The Federal Deposit Insurance Corp. (FDIC) has proposed new rules that will mandate large financial institutions to delay payment of 50 percent of executive bonuses for a period of three years in order to discourage risky financial activities.

The board of the regulatory agency will vote shortly on whether or not they will to formally propose the rules, which were part of Dodd-Frank financial reform law from last year.

However, the FDIC proposal goes beyond the law passed last year which just asked regulators to put in place rules to ban incentive-based payments that encourage excessive risks.

This proposed rule will help address a key safety and soundness issue which contributed to the recent financial crisis – that poorly designed compensation structures can misalign incentives and induce excessive risk-taking within financial organizations,” said FDIC chairman Sheila Bair.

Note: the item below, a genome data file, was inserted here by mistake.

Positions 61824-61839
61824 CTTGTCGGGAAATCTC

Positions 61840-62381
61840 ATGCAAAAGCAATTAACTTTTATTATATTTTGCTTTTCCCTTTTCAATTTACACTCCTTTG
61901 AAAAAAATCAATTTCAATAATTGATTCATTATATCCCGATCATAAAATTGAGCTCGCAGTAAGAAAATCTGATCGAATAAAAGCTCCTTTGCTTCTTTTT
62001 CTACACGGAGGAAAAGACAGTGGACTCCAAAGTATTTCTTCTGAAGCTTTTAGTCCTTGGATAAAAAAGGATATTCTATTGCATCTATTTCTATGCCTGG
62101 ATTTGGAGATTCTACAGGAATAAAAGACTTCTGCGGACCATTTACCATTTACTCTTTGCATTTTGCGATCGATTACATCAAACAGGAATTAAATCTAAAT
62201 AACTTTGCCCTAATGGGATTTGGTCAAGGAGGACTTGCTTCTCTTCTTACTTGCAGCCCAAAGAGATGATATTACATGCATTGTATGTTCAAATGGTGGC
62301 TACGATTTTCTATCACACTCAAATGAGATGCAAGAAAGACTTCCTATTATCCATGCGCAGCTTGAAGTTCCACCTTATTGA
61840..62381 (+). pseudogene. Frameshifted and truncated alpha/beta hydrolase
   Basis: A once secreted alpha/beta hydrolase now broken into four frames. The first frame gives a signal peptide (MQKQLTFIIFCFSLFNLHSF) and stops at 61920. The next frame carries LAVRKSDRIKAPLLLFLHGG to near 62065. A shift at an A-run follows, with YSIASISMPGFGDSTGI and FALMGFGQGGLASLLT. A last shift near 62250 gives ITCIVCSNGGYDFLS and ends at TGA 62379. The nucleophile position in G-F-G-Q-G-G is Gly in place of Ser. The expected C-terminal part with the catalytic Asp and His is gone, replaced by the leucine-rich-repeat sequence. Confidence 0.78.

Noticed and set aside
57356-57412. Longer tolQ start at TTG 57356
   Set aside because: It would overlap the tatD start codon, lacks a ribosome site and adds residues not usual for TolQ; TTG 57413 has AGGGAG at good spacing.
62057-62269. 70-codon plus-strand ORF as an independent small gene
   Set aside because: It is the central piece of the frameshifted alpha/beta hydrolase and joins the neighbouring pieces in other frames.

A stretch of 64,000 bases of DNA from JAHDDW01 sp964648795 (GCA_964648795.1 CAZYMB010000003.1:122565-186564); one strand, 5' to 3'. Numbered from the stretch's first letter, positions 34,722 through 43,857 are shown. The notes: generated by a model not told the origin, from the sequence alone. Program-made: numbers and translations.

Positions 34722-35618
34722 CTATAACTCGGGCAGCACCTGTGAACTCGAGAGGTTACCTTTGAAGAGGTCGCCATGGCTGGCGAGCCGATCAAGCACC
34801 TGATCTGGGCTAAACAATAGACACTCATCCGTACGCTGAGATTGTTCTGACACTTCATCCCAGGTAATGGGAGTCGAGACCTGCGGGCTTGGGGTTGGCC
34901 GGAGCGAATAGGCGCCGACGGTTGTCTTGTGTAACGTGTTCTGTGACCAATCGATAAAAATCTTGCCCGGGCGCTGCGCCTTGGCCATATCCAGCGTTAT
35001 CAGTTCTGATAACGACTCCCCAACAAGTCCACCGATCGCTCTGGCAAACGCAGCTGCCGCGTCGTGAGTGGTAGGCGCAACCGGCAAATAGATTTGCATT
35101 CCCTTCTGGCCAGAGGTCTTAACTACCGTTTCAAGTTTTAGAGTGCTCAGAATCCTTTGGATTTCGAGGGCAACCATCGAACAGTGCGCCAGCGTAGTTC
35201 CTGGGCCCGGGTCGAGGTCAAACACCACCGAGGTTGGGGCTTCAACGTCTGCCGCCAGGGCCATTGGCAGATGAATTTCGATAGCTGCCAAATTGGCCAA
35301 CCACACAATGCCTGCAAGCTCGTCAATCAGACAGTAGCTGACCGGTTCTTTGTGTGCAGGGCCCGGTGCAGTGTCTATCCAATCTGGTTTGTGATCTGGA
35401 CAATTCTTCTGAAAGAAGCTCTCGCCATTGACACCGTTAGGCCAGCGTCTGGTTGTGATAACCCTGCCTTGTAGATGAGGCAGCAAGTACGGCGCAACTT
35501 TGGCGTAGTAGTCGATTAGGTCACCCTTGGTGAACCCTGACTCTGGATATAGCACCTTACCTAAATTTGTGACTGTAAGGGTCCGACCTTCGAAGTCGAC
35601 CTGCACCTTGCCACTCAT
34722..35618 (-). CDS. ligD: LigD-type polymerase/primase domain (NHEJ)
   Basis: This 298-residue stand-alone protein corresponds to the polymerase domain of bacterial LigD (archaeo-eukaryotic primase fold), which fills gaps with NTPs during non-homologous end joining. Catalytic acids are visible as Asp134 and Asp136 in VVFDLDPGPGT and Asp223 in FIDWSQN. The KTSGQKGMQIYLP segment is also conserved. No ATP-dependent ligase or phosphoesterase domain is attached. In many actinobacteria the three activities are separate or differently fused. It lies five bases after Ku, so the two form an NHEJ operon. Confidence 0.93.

“Importantly, we believe the rule will accomplish its objectives in a way that appropriately reflects the size and complexity of individual institutions. Importantly, this inter-agency proposal will apply across all types of US financial institutions, limiting the opportunity for regulatory arbitrage. Similarly, it will better align US compensation standards with those which have been adopted internationally under the framework approved by the Financial Stability Board in 2009.

The FDIC is also seeking to require larger banks pay a larger portion of fees to insure all U.S. banks, as required under the new law.